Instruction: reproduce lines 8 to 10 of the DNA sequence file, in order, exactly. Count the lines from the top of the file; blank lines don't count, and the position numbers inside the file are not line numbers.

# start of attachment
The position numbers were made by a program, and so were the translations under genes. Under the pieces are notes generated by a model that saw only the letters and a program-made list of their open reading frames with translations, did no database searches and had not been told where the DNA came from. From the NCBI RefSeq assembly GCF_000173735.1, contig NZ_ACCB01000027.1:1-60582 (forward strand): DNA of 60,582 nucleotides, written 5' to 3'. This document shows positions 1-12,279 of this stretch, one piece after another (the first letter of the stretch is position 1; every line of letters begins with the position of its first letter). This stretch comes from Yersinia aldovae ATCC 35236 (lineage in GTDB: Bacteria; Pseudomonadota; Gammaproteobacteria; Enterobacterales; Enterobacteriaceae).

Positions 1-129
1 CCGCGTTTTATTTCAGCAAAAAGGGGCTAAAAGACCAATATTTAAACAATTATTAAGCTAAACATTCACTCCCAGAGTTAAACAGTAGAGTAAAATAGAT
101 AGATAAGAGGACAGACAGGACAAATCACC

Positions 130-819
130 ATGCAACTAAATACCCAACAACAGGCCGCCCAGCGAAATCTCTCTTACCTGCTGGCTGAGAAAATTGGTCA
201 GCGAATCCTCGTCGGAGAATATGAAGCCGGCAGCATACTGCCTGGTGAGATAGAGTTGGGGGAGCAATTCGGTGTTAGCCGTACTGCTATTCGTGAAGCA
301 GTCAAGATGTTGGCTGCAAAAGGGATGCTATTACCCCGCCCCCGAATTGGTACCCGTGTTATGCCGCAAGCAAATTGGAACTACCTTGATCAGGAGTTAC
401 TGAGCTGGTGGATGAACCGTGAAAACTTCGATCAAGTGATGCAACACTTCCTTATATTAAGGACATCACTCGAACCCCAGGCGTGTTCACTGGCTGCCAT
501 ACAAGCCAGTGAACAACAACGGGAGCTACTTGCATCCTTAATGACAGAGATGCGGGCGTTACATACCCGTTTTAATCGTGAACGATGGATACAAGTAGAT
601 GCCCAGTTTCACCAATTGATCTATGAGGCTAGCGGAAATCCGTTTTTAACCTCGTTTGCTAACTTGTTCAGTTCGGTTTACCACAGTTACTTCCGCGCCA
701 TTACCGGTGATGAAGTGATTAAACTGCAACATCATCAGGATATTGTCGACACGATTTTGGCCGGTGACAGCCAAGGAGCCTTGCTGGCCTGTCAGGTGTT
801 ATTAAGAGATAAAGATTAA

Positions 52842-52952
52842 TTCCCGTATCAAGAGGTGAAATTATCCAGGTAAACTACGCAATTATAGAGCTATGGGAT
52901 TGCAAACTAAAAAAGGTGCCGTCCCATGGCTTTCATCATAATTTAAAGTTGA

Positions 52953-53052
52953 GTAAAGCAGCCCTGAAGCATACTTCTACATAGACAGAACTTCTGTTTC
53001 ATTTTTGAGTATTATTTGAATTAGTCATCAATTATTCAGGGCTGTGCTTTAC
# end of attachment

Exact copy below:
301 GTCAAGATGTTGGCTGCAAAAGGGATGCTATTACCCCGCCCCCGAATTGGTACCCGTGTTATGCCGCAAGCAAATTGGAACTACCTTGATCAGGAGTTAC
401 TGAGCTGGTGGATGAACCGTGAAAACTTCGATCAAGTGATGCAACACTTCCTTATATTAAGGACATCACTCGAACCCCAGGCGTGTTCACTGGCTGCCAT
501 ACAAGCCAGTGAACAACAACGGGAGCTACTTGCATCCTTAATGACAGAGATGCGGGCGTTACATACCCGTTTTAATCGTGAACGATGGATACAAGTAGAT